I’ve recently shifted from junior high to high school ministry, which has fostered a season of evaluation for me. I’m asking all sorts of questions about vision, values, programs, environments, structure, and leadership. Lots of what questions, why questions, and how questions are filling my thoughts and my journals. It brought me back to a college course on curriculum and program development, where the prof unpacked two models for evaluating ministry programs: Stake and Eisner. Both based on 20th-century educators, the basic principles translate well into the world of youth ministry and have been helpful for me in the evaluation process.
Based on one of educator Robert Stake‘s models for educational evaluation–but without the technical jargon like “antecedents” and “empirical contingency”–the Stake model asks four questions based on the matrix below. The questions revolve around the relationship between where the boxes connect:
1. Did we do what we planned? Did our plans actually happen? For instance, when planning a mid-week program, one may have an outlined schedule for the evening (announcements, video, worship, teaching, discussion, etc.). Whether or not those plans actually happen in real life is another story. This question begins the evaluation process by making simple observations about the program. We had an idea of what this event/discussion/program would be like; did it happen like we thought?
2. Did our activities connect with our outcomes? Was this a good or poor plan for accomplishing what we wanted to accomplish? If you planned on having a 10-minute small group discussion, but had a desired outcome of students fully understanding the doctrine of the atonement, that plan won’t meet the outcome. However, if you planned on having a 45-minute discussion in order to foster some initial thinking about the atonement–or to build relational equity between a discussion leader and students–then the plan makes a bit more sense. The evaluation begins to get a bit deeper here; this is an evaluation of the planning process, asking if strategies and ideas are truly leading to the outcomes we desire.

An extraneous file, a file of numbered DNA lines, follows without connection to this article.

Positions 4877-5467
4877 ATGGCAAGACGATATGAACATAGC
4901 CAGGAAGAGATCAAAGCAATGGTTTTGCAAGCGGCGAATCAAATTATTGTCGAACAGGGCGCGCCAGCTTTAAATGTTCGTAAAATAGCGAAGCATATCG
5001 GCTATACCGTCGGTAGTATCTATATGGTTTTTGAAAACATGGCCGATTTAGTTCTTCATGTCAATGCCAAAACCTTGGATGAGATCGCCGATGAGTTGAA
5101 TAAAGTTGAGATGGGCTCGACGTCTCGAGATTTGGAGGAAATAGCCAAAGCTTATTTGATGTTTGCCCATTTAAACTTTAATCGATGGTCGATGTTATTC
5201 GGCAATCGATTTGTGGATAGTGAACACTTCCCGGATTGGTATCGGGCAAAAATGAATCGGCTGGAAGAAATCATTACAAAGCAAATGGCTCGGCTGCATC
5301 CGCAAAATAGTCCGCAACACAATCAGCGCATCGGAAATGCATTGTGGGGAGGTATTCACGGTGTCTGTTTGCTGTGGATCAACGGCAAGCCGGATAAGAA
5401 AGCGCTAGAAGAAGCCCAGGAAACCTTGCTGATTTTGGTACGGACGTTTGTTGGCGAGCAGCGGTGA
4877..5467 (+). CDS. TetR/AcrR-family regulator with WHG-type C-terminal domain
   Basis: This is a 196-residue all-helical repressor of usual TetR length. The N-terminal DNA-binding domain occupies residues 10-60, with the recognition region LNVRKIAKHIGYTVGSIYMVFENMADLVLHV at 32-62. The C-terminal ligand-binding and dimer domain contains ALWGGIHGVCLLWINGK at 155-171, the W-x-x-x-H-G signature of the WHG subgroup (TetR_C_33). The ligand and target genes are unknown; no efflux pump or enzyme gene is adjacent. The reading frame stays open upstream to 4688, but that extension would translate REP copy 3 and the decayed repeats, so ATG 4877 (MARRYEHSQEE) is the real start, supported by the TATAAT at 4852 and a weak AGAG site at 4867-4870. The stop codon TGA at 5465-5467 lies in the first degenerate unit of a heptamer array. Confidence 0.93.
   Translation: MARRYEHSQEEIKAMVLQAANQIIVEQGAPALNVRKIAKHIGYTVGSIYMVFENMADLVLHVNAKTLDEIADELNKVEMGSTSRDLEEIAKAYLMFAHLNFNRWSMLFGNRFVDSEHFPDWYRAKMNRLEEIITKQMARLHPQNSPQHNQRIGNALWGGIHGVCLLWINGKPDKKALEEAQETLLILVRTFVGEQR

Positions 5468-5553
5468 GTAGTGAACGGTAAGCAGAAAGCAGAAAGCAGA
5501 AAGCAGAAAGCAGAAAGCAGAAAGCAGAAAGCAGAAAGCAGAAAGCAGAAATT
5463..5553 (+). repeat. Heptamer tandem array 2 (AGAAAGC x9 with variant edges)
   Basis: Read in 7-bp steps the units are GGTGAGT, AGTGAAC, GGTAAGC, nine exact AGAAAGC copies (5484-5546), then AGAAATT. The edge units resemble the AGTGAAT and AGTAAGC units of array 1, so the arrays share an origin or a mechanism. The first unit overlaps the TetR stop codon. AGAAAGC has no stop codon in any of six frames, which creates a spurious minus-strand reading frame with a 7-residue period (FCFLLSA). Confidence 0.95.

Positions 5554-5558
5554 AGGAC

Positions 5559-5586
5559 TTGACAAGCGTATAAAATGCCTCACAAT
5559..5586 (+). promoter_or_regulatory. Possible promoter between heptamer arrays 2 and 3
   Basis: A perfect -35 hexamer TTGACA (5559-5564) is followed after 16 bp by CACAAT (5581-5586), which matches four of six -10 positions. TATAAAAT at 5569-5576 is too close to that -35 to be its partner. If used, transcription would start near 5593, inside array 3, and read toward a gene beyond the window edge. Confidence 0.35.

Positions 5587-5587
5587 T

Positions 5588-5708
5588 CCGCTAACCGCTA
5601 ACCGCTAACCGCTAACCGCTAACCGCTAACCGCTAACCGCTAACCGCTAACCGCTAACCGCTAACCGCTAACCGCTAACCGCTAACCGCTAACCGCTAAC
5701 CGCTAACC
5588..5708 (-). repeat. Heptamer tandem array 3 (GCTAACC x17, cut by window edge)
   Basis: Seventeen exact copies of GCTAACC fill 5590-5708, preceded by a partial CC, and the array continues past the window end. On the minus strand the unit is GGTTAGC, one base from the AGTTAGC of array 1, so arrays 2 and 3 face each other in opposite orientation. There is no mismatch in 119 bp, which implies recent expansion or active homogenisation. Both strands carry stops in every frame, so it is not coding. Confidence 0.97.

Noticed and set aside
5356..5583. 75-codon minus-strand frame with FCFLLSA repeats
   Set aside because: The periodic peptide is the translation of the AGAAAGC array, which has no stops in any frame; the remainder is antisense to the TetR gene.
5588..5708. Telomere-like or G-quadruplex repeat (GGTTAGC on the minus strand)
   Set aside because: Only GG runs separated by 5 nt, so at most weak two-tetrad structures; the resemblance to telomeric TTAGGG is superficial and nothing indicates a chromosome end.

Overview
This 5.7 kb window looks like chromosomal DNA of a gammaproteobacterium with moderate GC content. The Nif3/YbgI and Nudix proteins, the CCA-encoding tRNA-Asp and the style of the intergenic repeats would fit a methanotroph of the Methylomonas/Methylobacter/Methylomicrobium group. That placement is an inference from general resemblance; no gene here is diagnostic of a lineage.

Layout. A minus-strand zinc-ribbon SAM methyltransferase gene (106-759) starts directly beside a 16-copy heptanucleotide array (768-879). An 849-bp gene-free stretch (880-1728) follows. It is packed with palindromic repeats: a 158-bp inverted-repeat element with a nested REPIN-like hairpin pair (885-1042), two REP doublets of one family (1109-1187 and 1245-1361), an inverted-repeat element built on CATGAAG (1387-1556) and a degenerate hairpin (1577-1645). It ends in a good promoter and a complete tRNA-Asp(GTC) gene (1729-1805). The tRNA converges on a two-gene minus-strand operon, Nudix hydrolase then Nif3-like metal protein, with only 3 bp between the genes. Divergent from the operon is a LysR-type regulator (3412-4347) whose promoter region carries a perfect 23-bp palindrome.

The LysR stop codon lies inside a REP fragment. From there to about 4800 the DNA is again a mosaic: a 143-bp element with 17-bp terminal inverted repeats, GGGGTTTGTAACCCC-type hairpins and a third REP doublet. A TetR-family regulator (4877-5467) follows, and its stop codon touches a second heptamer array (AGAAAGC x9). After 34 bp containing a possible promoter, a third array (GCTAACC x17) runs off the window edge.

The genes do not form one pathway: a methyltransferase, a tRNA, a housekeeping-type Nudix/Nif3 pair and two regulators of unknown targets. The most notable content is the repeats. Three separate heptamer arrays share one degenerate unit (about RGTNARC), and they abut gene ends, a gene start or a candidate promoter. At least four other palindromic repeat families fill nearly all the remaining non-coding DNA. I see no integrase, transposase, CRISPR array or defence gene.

3. Did our planned outcomes match our actual outcomes? Did we hit what we aimed for? This is the evaluation question most often asked, but it cannot be accurately evaluated without the first two. If you don’t know what your intended plan or outcomes were, it’s rather difficult to know if you accomplished them. Not hitting what you aimed for doesn’t always mean the activity or plan was a total bust; you may have been aiming for a deep theological discussion, but ended up with a student’s surprise authenticity about a hidden struggle. This question helps process if the planned outcomes were realistic or not, as well as if the activity needs to evolve in the future.
4. Why did it happen the way it happened? Did our activity cause the actual outcome, or were there other factors involved? Maybe the plan and activities logically led to the outcomes. Maybe your plan for a water event was fantastic, but the abnormally cold and rainy weather altered your plans. Maybe your last-minute and sub-par planning for a Sunday morning talk turned into a significant spiritual awakening for a student. We’ve all had the experience where the Holy Spirit used our moment of weakness to reveal His transformative power, or where our seemingly perfect plans don’t quite go so perfectly.
These are more objective and concrete evaluation questions–the Eisner model I’ll unpack tomorrow deals more with the subjective and abstract–and are useful tools in evaluating some of the basic programmatic and structure questions in ministry. You can read more of Robert Stake’s work here, though it’s very academic in nature.
How do you evaluate your program/curriculum/ministry/life? What are some of the questions you’re asking?